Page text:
King Charles' wife of 18 years is a special support amid the diagnosis
“She is his strength and stay like [Prince Philip] was for the late Queen,” a palace insider tells PEOPLE exclusively in this week's issue. “She will be great. She will rally him, she will buoy him. She is amazing. She equips him to do the job he has to do.”
The King’s wife of 18 years will play an important role in supporting him throughout his period of treatment while continuing with a full schedule of public duties.
On Monday, Buckingham Palace announced that the King had been diagnosed with "a form of cancer" and advised to postpone public duties while receiving treatment. King Charles, 75, and Queen Camilla, 76, attended church together at St. Mary Magdalene in Sandringham the day before the announcement, and Queen Camilla was by the King’s side when he left London on Tuesday as they headed back to Sandringham.
As King Charles steps back from public engagements and Kate Middleton continues her months-long recuperation following abdominal surgery, it’s up to Prince William and Queen Camilla to be the face of the monarchy.
“It is hard with Kate being ill as well, but he will step up,” a source close to the royal household says of Prince William.
“He wouldn’t want to put that pressure on William,” says the source. “He has always wanted to save his children from having that pressure too early and that will remain. Particularly as William has other priorities [with Kate].”
King Charles will continue to receive his “red boxes,” the monarch’s daily delivery of official files, and process state documents. It is also expected that the King will maintain his weekly audience with Prime Minister Rishi Sunak, with appropriate adjustments made if his doctors advise minimizing in-person contact.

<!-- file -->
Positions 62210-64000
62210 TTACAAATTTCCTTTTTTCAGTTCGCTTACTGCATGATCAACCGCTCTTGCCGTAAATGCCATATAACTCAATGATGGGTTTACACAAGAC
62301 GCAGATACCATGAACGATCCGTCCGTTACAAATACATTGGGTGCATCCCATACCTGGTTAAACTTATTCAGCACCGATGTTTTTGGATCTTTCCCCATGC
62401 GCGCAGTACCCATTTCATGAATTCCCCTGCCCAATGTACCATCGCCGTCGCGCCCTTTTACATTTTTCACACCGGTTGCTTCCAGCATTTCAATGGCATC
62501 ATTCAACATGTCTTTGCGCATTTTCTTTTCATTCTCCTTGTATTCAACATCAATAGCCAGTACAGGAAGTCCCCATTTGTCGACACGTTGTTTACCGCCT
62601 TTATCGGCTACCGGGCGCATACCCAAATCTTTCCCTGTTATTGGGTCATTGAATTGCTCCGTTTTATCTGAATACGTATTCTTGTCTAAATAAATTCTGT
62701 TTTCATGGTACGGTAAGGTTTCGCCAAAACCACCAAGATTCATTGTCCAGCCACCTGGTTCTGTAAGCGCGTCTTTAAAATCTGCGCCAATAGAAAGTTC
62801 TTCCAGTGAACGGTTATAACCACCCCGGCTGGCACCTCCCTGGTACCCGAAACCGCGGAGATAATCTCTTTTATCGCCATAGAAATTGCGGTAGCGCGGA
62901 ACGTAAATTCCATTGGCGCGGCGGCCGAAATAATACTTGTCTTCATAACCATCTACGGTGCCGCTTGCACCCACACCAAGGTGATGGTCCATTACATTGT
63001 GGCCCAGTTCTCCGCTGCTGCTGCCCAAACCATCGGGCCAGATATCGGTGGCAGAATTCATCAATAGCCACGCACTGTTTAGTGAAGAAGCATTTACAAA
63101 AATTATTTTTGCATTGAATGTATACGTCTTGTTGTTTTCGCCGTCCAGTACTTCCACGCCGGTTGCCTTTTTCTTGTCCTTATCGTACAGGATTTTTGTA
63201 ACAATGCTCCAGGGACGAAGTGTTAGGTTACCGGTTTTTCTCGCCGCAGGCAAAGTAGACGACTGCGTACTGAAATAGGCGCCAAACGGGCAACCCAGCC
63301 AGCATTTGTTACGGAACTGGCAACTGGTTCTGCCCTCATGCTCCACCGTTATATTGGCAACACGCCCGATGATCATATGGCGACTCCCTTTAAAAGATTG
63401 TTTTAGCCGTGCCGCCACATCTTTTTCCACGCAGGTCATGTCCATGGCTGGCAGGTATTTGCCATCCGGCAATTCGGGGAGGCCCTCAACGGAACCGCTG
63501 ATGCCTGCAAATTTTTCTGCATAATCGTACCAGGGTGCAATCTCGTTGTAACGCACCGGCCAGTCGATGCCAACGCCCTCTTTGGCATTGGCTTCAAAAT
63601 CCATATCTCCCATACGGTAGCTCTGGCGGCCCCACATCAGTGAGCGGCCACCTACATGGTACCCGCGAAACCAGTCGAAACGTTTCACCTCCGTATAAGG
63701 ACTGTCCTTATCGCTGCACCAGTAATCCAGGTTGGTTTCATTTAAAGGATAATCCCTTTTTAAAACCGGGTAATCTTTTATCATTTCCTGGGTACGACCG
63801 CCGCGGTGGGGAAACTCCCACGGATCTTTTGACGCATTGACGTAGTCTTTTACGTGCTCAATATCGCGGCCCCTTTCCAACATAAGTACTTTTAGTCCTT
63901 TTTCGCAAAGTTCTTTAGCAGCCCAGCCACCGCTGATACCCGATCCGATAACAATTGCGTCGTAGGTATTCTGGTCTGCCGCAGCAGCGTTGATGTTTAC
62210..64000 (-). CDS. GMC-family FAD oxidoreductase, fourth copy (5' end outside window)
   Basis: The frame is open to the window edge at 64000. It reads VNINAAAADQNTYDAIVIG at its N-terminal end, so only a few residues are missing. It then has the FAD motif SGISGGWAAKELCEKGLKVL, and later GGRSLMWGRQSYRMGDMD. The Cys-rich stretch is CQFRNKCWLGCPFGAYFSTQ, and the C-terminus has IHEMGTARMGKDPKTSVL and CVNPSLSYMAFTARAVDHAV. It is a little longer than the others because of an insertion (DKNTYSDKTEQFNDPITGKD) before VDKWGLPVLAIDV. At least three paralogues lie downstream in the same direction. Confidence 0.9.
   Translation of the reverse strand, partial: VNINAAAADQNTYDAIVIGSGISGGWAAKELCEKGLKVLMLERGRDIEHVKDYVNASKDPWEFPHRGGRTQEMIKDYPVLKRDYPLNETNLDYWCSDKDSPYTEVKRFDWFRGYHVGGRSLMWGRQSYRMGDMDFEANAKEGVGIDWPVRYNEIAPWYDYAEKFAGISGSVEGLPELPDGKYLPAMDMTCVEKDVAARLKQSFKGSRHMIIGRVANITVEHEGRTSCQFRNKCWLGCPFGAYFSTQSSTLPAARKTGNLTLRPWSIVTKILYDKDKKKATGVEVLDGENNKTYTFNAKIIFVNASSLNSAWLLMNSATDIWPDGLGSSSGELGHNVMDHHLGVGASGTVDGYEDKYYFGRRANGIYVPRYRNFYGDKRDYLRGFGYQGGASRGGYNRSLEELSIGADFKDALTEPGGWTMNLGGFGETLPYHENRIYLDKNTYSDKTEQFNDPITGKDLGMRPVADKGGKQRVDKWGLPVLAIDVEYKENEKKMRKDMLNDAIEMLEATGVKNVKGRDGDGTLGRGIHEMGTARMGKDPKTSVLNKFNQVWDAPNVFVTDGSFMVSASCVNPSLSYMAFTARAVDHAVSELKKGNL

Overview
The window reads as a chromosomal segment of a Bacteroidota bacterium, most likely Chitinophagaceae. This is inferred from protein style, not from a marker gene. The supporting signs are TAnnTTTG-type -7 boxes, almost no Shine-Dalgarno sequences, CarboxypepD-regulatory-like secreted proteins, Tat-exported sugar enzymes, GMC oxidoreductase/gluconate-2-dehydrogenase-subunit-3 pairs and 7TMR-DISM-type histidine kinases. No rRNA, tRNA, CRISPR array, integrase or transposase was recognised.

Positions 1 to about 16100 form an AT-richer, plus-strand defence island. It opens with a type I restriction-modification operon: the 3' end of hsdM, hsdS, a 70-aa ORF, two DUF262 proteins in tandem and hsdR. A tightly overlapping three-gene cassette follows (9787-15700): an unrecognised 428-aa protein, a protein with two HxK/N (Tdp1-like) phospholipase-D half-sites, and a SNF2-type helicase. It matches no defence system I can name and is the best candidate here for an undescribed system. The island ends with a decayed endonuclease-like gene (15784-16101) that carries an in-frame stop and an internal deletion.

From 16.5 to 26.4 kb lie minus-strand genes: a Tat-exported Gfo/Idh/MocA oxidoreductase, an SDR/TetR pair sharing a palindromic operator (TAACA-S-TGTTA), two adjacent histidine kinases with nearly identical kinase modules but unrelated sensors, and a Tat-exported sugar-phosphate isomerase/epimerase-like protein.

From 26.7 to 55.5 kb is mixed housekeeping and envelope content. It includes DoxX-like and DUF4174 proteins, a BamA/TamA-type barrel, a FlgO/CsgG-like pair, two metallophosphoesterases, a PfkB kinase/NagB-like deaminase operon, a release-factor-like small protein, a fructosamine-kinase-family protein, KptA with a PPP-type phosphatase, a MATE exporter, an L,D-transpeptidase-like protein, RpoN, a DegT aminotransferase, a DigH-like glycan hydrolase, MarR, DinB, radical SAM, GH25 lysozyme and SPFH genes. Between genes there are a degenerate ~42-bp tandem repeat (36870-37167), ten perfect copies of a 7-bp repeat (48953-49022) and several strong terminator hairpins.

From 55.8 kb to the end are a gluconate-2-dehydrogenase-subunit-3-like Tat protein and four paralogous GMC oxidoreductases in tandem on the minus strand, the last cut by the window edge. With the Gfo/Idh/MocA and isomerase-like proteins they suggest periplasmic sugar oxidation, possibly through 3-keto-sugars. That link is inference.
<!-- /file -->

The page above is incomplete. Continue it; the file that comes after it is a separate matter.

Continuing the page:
"Yes, he’s going to step back from public duties for a considerable time, but there will be plenty of work for him — it just won’t necessarily be in a room with hundreds of people,” royal biographer Robert Hardman tells PEOPLE.
Adds the palace insider: “He will want to get on with the job. But that will depend on what treatment he is having. It may be utterly draining on him. He will need a lot of support.”
Looking to the past, Hardman notes that King Charles faced a gunman — unbeknownst to him or his security, armed with blank bullets — in Sydney in 1994, along with bomb threats during his investiture as Prince of Wales in 1969.
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“He’s a fighter and has an inner steel,” says the author of The Making of a King: King Charles III and the Modern Monarchy. “He’s philosophical and stoical and has a deeper faith than people appreciate.”
Adds a source close to the royal household, “He is a positive person and has a really healthy attitude to looking after his body. Cancer treatment has come a long, long way. He will come through.”
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